Proposed FD animal law sees change

A dog’s leash will be allowed to be a lot longer under a revised version of a major animal control law being developed by the Fort Dodge City Council.

The previous version allowed a maximum leash length of 6 feet.

The new version allows a leash to be up to 16 feet long, a rule that would allow the use of popular retractable leashes.

Police Chief Tim Carmody said anyone walking a dog would be required to shorten or retract the leash to no more than 6 feet long when approaching another person or animal.

However, a requirement that dog to restrained while on their owner’s property remains in the measure.

Councilman Kim Alstott, who said he likes much of what’s in the proposal, objects to that requirement.

He said 95 percent of dog owners keep their pets on their property, but are faced with a burdensome rule because of the 5 percent of dog owners who do not.

”You’re making a law punishing 95 percent of the people,” he said.

He said he believes the better action would be to impose a stiff fine on those who let their dogs run off of their property.

”It’s over-reaching when the city is telling people what to do with their pets on their own property,” he said.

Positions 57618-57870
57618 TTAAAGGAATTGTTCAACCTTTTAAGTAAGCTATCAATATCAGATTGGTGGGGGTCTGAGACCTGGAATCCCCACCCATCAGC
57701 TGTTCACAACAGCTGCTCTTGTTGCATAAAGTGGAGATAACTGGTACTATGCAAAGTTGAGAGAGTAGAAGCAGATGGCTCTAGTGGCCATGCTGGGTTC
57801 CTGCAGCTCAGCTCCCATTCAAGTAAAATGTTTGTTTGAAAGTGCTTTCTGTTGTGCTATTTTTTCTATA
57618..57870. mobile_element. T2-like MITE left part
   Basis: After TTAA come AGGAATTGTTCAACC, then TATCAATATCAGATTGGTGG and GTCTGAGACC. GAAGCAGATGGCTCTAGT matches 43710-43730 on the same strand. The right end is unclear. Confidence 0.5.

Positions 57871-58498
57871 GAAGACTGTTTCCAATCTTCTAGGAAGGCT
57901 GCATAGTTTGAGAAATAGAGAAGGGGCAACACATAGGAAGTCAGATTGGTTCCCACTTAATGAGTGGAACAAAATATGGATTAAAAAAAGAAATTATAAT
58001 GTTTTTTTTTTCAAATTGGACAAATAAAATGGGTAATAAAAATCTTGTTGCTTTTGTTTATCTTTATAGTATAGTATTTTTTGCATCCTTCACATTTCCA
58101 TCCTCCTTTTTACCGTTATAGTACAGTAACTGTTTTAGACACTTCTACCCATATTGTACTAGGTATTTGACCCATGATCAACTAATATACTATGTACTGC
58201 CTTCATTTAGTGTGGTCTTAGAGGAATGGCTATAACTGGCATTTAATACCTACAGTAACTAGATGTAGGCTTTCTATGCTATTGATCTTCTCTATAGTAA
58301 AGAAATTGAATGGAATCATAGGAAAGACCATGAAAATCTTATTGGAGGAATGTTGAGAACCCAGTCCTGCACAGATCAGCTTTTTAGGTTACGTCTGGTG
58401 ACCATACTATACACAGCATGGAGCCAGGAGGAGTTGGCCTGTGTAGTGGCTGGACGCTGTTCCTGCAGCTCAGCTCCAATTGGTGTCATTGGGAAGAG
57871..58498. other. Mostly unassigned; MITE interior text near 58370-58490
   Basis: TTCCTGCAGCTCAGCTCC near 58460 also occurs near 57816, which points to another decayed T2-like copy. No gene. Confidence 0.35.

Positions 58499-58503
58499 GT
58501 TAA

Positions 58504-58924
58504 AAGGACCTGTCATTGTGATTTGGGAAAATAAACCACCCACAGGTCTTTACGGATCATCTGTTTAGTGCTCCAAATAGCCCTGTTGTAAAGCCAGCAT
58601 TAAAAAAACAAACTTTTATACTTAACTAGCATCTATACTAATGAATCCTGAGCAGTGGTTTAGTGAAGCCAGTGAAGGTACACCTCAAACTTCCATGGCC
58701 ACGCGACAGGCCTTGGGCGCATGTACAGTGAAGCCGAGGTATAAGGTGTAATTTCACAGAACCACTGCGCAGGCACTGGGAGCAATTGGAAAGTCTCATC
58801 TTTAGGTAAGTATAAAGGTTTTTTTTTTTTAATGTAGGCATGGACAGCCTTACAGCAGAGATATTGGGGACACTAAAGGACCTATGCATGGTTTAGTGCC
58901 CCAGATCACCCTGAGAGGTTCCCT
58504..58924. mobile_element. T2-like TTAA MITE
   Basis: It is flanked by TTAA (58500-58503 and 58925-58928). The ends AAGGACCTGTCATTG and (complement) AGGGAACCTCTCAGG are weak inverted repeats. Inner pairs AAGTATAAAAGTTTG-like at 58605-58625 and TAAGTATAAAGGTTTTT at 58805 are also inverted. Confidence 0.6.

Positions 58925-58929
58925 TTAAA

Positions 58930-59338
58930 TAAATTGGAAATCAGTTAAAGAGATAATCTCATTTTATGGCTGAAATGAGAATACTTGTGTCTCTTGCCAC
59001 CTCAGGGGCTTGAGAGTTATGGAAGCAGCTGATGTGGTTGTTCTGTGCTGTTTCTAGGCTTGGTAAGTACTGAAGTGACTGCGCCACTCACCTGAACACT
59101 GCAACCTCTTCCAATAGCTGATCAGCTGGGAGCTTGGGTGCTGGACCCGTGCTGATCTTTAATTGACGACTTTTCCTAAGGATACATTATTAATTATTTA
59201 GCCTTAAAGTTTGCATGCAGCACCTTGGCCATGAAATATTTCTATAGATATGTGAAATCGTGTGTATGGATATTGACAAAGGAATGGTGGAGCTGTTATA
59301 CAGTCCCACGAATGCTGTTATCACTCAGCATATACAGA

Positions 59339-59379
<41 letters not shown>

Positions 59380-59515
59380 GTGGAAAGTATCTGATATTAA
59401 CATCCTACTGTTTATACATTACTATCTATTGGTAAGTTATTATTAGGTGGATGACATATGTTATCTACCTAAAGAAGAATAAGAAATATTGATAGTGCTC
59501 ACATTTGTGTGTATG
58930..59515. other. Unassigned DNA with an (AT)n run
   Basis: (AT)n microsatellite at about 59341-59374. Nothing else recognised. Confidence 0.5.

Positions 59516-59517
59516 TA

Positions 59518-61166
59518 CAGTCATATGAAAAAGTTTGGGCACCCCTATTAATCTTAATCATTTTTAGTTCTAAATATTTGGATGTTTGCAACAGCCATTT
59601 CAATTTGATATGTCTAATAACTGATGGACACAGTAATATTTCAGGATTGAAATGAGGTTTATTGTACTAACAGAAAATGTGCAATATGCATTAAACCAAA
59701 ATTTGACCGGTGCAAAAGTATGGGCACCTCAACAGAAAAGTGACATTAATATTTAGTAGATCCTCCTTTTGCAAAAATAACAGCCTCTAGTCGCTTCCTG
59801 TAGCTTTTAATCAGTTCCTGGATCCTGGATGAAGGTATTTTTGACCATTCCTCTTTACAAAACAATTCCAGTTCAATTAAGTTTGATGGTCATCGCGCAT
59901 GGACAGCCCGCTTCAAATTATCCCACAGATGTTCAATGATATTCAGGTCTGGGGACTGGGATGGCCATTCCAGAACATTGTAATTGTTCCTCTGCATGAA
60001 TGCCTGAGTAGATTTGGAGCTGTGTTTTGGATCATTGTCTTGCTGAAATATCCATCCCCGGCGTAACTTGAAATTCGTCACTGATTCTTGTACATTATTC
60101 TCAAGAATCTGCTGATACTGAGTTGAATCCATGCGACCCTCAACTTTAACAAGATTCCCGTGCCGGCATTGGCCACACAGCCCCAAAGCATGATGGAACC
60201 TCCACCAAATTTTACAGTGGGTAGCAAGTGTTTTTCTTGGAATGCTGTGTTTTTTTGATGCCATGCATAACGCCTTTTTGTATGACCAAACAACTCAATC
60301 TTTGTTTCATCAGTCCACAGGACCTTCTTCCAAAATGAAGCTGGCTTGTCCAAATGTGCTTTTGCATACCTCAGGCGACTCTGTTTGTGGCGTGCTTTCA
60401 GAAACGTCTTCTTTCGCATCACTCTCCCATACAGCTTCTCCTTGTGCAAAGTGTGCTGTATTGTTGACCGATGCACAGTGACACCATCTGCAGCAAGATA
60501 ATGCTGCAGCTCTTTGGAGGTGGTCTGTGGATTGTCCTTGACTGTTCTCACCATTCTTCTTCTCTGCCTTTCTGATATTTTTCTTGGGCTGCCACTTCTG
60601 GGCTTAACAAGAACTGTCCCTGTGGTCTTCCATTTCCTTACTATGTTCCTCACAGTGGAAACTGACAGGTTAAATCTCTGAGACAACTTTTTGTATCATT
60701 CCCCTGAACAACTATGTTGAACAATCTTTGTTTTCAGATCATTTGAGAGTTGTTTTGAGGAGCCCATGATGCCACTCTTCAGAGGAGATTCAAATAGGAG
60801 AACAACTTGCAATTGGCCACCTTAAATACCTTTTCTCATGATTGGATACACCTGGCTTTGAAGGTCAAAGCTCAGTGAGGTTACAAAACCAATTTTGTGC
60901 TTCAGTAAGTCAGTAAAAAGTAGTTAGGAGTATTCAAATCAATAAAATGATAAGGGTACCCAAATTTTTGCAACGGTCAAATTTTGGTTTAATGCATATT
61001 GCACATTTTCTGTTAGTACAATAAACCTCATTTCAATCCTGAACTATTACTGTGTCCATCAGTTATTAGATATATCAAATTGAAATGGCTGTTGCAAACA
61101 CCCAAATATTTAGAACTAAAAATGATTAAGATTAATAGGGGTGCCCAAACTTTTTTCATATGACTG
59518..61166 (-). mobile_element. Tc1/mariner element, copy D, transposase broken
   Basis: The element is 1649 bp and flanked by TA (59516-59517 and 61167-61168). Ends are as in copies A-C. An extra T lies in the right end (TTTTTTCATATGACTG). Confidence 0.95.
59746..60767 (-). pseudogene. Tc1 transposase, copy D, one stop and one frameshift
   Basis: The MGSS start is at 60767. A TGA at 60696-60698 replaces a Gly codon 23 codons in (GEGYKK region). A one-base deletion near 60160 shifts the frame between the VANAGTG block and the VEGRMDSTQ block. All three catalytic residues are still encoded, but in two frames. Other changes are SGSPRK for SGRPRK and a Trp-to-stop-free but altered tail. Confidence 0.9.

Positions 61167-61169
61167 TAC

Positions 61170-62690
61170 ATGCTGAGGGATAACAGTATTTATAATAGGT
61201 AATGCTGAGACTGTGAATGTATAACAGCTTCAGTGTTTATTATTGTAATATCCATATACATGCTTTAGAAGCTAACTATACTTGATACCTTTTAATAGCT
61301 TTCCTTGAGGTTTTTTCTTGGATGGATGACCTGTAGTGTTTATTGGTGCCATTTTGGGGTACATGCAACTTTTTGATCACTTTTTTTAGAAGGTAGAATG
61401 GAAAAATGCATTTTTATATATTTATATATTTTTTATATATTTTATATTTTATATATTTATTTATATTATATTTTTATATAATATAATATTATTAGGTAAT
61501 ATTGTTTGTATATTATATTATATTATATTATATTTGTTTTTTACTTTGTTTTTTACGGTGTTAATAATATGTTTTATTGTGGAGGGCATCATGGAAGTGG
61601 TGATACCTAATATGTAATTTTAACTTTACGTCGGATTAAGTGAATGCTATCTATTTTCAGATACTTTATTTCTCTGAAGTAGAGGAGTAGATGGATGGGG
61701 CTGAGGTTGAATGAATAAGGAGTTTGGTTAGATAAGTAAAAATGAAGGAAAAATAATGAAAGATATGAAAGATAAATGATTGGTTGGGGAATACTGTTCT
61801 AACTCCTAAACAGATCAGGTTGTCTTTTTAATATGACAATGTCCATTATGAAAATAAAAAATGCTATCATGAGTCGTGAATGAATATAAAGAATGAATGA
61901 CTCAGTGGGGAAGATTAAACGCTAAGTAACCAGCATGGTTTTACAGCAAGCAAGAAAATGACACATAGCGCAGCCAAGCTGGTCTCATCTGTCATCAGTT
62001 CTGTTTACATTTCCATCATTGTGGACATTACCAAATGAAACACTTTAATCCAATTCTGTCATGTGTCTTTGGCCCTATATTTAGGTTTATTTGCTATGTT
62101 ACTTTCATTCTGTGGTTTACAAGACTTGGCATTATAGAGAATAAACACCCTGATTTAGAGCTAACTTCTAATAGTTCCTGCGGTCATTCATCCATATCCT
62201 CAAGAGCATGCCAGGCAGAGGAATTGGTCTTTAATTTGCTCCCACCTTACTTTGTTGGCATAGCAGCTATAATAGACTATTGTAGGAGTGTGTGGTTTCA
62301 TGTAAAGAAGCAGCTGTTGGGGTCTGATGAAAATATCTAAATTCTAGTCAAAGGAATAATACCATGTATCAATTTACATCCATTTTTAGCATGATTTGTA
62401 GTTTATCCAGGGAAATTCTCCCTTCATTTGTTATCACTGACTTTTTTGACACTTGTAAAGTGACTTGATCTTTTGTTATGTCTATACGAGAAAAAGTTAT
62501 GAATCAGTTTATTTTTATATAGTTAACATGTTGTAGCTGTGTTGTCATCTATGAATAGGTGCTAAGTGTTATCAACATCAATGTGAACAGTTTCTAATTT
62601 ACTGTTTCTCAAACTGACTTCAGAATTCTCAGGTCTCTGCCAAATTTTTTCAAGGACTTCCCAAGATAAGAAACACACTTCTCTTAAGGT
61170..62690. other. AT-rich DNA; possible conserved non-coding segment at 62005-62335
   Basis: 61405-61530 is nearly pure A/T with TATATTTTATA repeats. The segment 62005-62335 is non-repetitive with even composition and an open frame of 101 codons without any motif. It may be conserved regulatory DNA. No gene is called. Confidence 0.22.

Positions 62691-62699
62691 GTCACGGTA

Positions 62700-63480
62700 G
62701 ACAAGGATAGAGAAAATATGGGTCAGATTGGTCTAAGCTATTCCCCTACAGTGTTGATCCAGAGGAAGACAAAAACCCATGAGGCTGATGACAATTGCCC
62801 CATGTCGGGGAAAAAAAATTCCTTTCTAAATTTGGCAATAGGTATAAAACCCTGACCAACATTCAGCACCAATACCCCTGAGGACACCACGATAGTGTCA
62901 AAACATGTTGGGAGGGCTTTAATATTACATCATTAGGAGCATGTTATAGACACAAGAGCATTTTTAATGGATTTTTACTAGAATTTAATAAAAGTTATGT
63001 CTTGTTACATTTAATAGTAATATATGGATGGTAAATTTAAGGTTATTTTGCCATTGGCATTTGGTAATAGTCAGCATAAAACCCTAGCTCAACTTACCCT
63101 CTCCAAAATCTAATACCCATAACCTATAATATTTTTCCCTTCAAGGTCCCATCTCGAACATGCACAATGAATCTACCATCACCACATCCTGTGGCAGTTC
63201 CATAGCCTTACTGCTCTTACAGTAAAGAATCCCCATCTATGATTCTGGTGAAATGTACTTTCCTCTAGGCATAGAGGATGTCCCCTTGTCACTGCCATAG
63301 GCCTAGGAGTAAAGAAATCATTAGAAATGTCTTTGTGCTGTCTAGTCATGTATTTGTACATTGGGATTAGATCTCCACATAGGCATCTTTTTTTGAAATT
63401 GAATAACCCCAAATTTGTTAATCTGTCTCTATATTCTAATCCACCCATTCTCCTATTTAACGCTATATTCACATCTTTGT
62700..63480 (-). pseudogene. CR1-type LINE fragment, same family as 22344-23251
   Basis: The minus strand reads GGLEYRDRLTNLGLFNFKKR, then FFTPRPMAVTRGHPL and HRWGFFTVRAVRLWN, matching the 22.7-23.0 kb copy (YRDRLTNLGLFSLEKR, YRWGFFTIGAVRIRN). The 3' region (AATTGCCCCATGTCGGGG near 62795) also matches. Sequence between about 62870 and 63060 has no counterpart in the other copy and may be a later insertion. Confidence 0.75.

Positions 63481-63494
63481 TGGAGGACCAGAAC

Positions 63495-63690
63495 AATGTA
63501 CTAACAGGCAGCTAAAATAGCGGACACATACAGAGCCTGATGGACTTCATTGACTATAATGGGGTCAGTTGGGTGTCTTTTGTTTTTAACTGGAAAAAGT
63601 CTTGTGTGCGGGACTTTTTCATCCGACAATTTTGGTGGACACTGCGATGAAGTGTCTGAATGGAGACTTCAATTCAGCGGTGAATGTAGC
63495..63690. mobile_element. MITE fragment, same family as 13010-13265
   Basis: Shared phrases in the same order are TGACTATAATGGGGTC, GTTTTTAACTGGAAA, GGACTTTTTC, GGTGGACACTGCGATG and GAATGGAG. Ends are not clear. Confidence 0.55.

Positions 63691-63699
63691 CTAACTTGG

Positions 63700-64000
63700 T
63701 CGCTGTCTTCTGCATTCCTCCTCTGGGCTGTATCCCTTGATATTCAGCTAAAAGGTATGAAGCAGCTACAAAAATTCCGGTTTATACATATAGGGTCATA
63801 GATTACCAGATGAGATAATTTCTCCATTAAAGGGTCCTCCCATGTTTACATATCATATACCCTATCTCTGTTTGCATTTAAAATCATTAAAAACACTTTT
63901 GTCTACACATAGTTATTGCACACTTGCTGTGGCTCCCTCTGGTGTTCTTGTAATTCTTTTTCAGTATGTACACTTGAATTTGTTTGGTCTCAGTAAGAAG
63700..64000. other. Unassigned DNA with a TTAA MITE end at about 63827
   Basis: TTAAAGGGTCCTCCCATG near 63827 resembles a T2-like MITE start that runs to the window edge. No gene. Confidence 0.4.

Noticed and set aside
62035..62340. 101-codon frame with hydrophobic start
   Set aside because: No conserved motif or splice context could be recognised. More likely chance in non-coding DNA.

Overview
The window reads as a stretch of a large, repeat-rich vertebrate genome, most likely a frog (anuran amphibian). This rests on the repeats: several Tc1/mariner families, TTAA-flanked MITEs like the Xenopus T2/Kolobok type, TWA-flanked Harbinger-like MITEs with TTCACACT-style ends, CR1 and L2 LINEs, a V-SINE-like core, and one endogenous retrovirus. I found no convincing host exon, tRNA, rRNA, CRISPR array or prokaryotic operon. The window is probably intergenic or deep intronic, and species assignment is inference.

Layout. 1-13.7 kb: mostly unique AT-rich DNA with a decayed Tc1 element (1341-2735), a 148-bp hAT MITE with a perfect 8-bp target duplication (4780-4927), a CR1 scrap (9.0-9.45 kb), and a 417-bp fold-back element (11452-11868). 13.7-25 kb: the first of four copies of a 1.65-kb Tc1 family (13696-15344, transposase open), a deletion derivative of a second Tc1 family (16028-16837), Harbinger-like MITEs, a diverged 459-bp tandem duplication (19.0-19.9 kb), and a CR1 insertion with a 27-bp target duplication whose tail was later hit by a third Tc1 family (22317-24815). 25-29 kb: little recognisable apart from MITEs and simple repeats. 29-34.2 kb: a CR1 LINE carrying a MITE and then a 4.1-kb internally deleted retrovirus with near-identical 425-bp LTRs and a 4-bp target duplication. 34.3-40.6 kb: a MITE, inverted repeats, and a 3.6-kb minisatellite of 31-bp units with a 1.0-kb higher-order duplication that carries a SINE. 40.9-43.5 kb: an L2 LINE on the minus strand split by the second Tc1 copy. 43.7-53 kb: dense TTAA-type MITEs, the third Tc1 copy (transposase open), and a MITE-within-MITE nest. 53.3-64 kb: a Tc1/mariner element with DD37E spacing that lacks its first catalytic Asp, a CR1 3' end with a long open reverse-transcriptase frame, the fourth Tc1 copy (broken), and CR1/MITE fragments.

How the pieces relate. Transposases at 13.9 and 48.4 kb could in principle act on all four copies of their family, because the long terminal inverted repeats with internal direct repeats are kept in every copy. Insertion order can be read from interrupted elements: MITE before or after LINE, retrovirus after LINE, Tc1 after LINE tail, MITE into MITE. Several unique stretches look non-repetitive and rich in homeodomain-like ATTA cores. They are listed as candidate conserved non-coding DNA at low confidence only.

Councilmen Dave Flattery and Andy Fritz agreed with Alstott.

The first reading of the revised rules passed on a 4-3 vote Monday.

Councilmen Dean Hill, Robert ”Barney” Patterson, Mark Taylor and Don Wilson voted yes. Alstott, Flattery and Fritz voted no.

Other key elements of the proposal include:

  • Updated license fees.
  • A requirement that dog owners make a reasonable effort to clean up the animal’s waste.
  • A maximum number of pet set at six, with a maximum of three dogs.
  • A definition of a dangerous animal as one that has bitten or aggressively attacked without provocation.
  • A definition of a vicious animal as one that has already been declared dangerous, but bites again. Such animals would be barred from the city.
  • A provision making it illegal to leave an animal unattended in a vehicle for more than 15 minutes when the outdoor temperature is higher than 75 degrees.

The measure must be approved twice more to become law.